Eric Kandel and the Disordered Mind, Death. Aug 31, 2018, Part 2 from Science Friday

From Science Friday - The human brain contains an estimated 100 billion neurons. When those cells malfunction, the disrupted process can lead to schizophrenia, PTSD, and other disorders. In his book The Disordered Mind, Nobel Prize-winning neuropsychiatrist Eric Kandel looks at where the processes fault to give insight into how the brain works. According to Kandel, the understanding of these disorders offers a chance "to see how our individual experiences and behavior are rooted in the interaction of genes and environment that shapes our brains." Earlier in 2018, Utah became the 15th state to legalize water cremation, or alkaline hydrolysis. Unlike traditional cremation, which burns human remains at 1,400 degrees Fahrenheit, water cremation uses a mixture of water and lye, along with heat and pressure, to break down the remains. Meanwhile, many cemeteries across the country now offer green burial sites—sites that ban embalming fluid and use biodegradable caskets. As climate-conscious consumers consider their final arrangements, alternative funerals like a water cremation or a green burial are becoming more popular in the face of resource-heavy traditional funerals.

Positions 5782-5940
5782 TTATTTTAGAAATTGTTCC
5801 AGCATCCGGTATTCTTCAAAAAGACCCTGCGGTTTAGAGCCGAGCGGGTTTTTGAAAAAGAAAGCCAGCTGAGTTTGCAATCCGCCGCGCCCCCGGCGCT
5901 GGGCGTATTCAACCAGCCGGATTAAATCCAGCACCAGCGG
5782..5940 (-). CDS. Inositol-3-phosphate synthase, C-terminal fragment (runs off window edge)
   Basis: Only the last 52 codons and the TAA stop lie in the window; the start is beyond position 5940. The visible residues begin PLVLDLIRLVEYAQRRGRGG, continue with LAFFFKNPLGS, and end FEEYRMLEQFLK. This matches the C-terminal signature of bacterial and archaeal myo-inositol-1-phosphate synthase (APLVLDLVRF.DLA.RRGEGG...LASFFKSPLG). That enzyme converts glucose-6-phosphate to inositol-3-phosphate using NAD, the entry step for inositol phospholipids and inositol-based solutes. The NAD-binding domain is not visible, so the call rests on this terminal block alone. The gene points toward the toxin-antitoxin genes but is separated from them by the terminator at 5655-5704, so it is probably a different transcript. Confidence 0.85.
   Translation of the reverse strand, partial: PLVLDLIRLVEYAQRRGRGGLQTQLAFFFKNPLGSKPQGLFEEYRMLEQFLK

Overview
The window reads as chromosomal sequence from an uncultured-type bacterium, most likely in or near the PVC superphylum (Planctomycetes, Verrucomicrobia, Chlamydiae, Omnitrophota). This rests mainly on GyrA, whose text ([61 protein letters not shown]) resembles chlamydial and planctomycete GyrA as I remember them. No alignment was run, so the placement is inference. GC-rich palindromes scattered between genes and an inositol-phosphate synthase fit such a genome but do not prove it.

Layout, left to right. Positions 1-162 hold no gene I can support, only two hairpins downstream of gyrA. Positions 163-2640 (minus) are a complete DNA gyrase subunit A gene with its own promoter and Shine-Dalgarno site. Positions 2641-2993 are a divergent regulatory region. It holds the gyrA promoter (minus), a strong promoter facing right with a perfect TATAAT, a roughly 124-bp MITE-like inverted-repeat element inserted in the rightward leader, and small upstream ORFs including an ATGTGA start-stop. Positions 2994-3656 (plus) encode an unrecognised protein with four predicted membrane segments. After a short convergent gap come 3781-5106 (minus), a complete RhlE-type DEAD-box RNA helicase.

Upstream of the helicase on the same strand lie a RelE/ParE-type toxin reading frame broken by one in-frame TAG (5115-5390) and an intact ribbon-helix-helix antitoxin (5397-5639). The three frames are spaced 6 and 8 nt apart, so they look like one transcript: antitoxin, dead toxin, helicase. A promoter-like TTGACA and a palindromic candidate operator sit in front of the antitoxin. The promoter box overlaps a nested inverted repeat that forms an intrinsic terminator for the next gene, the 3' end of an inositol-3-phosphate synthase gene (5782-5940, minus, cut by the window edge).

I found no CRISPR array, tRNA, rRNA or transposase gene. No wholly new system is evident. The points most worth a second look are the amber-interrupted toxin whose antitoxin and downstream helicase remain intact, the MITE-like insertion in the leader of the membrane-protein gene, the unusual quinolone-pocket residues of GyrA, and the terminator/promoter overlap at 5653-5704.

Eric Kandel and the Disordered Mind, Death. Aug 31, 2018, Part 2
2018-08-31 13:34:30
The human brain contains an estimated 100 billion neurons. When those cells malfunction, the disrupted process can lead to schizophrenia, PTSD, and other disorders. In his book The Disordered Mind, Nobel Prize-winning neuropsychiatrist Eric Kandel looks at where the processes fault to give insight into how the brain works. According to Kandel, the understanding of these disorders offers a chance "to see how our individual experiences and behavior are rooted in the interaction of genes and environment that shapes our brains." Earlier in 2018, Utah became the 15th state to legalize water cremation, or alkaline hydrolysis. Unlike traditional cremation, which burns human remains at 1,400 degrees Fahrenheit, water cremation uses a mixture of water and lye, along with heat and pressure, to break down the remains. Meanwhile, many cemeteries across the country now offer green burial sites—sites that ban embalming fluid and use biodegradable caskets. As climate-conscious consumers consider their final arrangements, alternative funerals like a water cremation or a green burial are becoming more popular in the face of resource-heavy traditional funerals. 

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